The Hound of the Baskervilles (1983 film)

The Hound of the Baskervilles (a.k.a. Sir Arthur Conan Doyle's The Hound of the Baskervilles[1]) is a 1983 British made-for-television mystery thriller film directed by Douglas Hickox, starring Ian Richardson as Sherlock Holmes and Donald Churchill as Dr. John H. Watson. It is based on Arthur Conan Doyle's 1902 novel The Hound of the Baskervilles.

The Hound of the Baskervilles
The Hound of the Baskervilles (1983 film).jpg
  • Mystery
  • thriller
Based onThe Hound of the Baskervilles
by Arthur Conan Doyle
Written byCharles Edward Pogue
Directed byDouglas Hickox
StarringIan Richardson
Donald Churchill
Martin Shaw
Theme music composerMichael J. Lewis
Country of originUnited Kingdom
Original languageEnglish
Executive producerSy Weintraub
ProducersOtto Plaschkes
Eric Rattray (associate producer)
Alan Rosefielde (associate producer)
CinematographyRonnie Taylor
EditorMalcolm Cooke
Running time100 minutes
Production companyMapleton Films
Original networkHBO
Original release
  • 3 November 1983 (1983-11-03)


In 1982, American producer Sy Weintraub partnered with English producer Otto Plaschkes to make six television films of Sherlock Holmes stories.[2] Charles Edward Pogue was enlisted to pen the screenplays[2] but only The Sign of the Four and The Hound of the Baskervilles were ultimately filmed before Granada Television's Sherlock Holmes series premiered in 1984.[2] A proposed third film, Hands of a Murderer (originally entitled The Prince of Crime[1]) was eventually made with Edward Woodward as Sherlock Holmes and John Hillerman as Dr. John H. Watson.[1]

In an interview with Scarlet Street, Ian Richardson explained:

"That was the fly in our ointment. Initially, an unseen fly. You see, when Sy Weintraub was planning the films, he was unaware that the copyright on the Holmes stories was about to expire in England and he had to go through a great deal of legal negotiations with the Conan Doyle estate in order to gain permission to use them. However, he was totally ignorant of Granada's plans to film a series with Jeremy Brett...Weintraub was furious, because he'd paid a lot of money to get permission from the estate and here was Granada saying, 'Thank you - but we're going to do it.' So Weintraub took them to court. He had a very good case, apparently; but eventually there was an out of court settlement for an extraordinary sum of money - something like two million pounds - which was enough for Weintraub to cover his costs on both The Sign of Four and The Hound of the Baskervilles, and make a profit, too. And so he wrapped the project up."[2]

Denholm Elliott was cast as Dr. Mortimer having previously portrayed Stapleton in the comedy spoof version of the Hound starring Dudley Moore and Peter Cook.[1] He also appeared with "Hound" co-star Connie Booth in the spoof The Strange Case of the End of Civilization as We Know It.[1] Booth herself would later appear in 1987s The Return of Sherlock Holmes.[1]

A large part of Martin Shaw's American accent was dubbed by another actor in post-production.[citation needed]


Differences from novelEdit

  • The story's prologue retelling the Baskerville legend differs from the novel with the inclusion of a scene where Lord Baskerville rapes the fugitive girl after catching her, and the girl surviving when Baskerville is fatally mauled by the Hound.[1]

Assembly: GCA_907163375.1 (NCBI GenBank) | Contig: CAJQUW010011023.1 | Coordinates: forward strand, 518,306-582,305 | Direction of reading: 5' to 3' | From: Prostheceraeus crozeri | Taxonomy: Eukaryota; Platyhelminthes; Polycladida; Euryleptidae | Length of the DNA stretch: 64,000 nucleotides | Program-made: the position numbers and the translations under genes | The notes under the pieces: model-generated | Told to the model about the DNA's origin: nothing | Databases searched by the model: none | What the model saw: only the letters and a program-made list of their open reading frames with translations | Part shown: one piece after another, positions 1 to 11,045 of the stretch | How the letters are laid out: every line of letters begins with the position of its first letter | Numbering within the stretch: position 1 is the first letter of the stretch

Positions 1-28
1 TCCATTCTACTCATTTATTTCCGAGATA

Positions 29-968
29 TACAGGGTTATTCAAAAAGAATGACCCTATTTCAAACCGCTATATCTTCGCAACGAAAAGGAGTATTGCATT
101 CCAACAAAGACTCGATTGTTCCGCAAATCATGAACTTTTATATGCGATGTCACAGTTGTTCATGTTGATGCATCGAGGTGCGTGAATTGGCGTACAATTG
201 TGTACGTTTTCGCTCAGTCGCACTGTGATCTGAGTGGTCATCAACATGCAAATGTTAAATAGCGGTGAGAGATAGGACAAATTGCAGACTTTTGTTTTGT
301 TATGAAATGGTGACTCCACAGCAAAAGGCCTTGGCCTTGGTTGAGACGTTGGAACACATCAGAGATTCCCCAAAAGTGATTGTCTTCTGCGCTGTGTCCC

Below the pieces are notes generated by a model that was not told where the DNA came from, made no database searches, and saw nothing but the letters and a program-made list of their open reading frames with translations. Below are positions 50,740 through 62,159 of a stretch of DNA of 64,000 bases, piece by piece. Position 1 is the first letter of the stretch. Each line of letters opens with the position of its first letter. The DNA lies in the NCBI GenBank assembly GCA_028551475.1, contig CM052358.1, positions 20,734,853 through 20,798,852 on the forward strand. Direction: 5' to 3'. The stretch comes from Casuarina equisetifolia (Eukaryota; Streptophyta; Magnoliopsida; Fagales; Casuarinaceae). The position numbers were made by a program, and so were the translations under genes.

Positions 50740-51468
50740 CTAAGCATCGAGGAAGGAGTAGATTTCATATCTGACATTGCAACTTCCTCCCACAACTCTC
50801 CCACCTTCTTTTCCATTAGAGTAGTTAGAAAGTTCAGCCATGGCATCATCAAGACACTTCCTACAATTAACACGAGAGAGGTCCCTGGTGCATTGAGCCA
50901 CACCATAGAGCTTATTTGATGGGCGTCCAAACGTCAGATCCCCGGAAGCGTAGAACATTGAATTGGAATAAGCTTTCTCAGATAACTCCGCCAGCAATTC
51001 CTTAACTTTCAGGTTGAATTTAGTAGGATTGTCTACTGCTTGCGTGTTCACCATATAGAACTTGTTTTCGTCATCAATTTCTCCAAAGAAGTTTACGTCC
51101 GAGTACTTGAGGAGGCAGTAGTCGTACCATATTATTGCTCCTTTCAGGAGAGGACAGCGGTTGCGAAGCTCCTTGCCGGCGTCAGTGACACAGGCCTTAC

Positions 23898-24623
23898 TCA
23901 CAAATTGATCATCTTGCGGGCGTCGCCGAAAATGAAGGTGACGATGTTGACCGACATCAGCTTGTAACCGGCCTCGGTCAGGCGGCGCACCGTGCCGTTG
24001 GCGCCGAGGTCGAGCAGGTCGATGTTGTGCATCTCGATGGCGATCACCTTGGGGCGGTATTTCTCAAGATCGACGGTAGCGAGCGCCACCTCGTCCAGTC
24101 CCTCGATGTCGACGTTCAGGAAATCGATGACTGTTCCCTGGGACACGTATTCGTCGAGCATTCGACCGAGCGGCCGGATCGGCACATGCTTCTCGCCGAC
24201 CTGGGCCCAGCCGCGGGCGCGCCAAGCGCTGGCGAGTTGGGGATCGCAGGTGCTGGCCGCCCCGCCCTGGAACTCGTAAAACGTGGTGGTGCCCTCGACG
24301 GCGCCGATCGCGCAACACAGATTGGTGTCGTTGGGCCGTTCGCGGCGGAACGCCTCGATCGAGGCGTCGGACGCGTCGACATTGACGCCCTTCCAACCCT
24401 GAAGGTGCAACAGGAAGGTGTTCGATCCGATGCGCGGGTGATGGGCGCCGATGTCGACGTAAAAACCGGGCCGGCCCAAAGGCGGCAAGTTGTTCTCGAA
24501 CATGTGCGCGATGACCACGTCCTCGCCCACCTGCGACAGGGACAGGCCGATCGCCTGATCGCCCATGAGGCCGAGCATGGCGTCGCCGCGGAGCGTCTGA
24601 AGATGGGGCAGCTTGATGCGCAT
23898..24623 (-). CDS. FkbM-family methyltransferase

• A sniping attempt which does not occur in the original novel is made against Sir Henry.[1]
  • Inspector Lestrade is assigned the task of arresting Seldon. Unlike previous versions of the story, he is revealed to be the policeman who arrested Seldon.[1]
  • Brian Blessed's character Geoffrey Lyons never appears in the novel.[3] In the film version, Lyons is presented as an imposing suspect who is at one point falsely imprisoned for strangling his wife.[3] Holmes' solution to the case ultimately frees him.[3]
  • The film's Geoffrey Lyons performs the feat of bending a fire iron as an intimidation tactic which was originally performed by Dr. Grimesby Roylott in "The Adventure of the Speckled Band".[1]
  • Laura Lyons dies in the film, strangled by the murderer to protect his identity. She does not die in the novel.[1]
  • Stapleton's demise in the bog is included as a part of the film's climax. He ambushes Holmes, Watson and Beryl outside the Hound's lair, but is chased by Holmes into the moor; he stumbles into the mire and sinks to his doom, despite Holmes' attempts to save him.[1] The novel does not depict Stapleton's demise; he simply disappears on the moor and is assumed to have drowned in the mire.


Cinema Retro called the film "a cracking piece of entertainment...with lush production values that completely belie its TV movie origins."[4] Matthew Bunson in The Enclyclopedia Sherlockiana praised the "first rate" production and Ronald Lacey's performance as Lestrade but felt that Richardson's interpretation of Holmes was "a bit too amiable."[5]

See alsoEdit


  1. ^ a b c d e f g h i j k l Barnes, Alan (2011). Sherlock Holmes on Screen. Titan Books. pp. 256–259. ISBN 9780857687760.
  2. ^ a b c d Sherlock Holmes Society of London Archived 29 September 2011 at the Wayback Machine
  3. ^ a b c The hound of the Baskervilles: another adventure of Sherlock Holmes by Sir Arthur Conan Doyle, Christopher Frayling
  4. ^ Greaves, Tim (10 May 2016). "Reviews: "The Hound of the Baskervilles" (1983) and "The Sign of Four" (1983) Starring Ian Richardson; Blu-Ray Releases from Second Sight". Cinema Retro. Retrieved 16 November 2022.
  5. ^ Bunson, Matthew (1997). Encyclopedia Sherlockiana: an A-to-Z guide to the world of the great detective. Macmillan. p. 128. ISBN 0-02-861679-0.

External linksEdit